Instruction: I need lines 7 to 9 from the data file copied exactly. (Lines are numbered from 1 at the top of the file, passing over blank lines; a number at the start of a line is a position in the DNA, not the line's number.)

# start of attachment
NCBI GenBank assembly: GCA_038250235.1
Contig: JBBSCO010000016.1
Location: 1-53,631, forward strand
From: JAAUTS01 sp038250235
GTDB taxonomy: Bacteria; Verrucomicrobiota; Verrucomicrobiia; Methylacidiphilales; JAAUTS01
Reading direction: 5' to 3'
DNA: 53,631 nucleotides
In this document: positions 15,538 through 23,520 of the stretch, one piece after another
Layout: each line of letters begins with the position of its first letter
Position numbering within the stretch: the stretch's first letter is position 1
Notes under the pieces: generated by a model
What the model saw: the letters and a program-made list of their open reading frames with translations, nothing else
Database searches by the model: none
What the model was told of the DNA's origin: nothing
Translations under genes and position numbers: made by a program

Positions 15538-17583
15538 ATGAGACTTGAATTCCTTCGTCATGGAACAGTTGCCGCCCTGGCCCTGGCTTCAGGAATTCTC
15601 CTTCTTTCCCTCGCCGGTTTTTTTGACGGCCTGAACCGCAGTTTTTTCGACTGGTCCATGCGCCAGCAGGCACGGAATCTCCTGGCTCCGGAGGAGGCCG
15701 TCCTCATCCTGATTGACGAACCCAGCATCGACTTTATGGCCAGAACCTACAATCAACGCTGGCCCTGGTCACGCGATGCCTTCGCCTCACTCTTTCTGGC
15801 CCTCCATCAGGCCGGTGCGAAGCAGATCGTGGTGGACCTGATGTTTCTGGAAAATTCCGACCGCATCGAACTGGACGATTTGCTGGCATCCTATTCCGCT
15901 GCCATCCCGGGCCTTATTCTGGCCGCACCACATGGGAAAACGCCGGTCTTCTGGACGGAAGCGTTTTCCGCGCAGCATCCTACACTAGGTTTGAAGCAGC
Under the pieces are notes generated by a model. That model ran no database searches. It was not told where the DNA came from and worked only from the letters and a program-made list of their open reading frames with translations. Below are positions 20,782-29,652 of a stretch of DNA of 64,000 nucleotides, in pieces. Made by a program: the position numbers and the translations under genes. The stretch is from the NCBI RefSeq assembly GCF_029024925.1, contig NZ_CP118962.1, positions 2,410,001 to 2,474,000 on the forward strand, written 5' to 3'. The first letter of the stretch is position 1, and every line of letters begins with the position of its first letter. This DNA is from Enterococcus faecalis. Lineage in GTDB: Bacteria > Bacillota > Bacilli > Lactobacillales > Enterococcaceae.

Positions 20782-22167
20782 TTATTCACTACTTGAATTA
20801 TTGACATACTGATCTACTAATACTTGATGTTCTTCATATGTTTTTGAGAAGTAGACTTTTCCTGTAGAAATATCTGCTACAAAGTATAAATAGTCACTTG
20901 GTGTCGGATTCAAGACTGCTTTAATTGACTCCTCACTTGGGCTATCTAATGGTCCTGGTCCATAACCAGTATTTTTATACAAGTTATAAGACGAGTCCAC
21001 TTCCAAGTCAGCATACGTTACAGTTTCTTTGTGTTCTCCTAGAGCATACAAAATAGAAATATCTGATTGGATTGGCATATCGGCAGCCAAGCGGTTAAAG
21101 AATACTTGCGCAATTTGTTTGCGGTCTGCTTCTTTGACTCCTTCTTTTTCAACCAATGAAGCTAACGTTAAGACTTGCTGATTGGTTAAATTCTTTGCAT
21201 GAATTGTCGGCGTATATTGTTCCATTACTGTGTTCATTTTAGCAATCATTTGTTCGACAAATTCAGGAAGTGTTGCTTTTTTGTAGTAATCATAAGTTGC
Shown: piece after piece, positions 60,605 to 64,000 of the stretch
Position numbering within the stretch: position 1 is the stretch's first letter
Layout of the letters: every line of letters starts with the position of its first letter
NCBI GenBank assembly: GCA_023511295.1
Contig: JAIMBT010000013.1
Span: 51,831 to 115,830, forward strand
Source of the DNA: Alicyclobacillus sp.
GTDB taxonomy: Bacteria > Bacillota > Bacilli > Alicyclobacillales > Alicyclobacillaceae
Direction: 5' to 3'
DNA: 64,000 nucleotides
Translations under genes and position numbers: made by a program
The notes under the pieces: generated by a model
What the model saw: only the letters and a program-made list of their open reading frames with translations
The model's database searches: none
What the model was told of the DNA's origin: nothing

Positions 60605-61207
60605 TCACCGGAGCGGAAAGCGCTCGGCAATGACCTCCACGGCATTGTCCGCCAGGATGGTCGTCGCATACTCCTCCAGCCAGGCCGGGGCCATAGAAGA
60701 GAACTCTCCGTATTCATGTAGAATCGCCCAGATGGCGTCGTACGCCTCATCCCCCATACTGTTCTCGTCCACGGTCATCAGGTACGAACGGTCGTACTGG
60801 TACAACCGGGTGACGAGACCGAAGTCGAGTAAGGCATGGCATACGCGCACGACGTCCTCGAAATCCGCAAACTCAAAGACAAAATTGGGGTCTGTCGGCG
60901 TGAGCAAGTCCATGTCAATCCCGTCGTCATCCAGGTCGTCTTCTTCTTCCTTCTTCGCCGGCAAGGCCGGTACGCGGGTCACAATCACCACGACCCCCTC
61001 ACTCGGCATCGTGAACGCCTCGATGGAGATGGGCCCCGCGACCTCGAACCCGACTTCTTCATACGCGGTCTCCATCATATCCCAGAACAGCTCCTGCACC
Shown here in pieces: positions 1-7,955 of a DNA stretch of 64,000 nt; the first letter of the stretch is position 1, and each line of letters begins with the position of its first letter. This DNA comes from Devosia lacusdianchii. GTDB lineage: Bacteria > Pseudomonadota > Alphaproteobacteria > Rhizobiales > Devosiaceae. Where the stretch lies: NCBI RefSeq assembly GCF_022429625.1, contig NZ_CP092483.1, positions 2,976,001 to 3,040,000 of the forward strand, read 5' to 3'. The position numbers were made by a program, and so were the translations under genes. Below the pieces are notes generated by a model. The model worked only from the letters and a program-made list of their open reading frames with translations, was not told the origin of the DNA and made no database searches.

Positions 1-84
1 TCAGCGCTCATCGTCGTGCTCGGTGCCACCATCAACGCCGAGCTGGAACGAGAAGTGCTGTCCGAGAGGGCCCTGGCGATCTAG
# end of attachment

DNA: 53,631 nucleotides
In this document: positions 15,538 through 23,520 of the stretch, one piece after another
Layout: each line of letters begins with the position of its first letter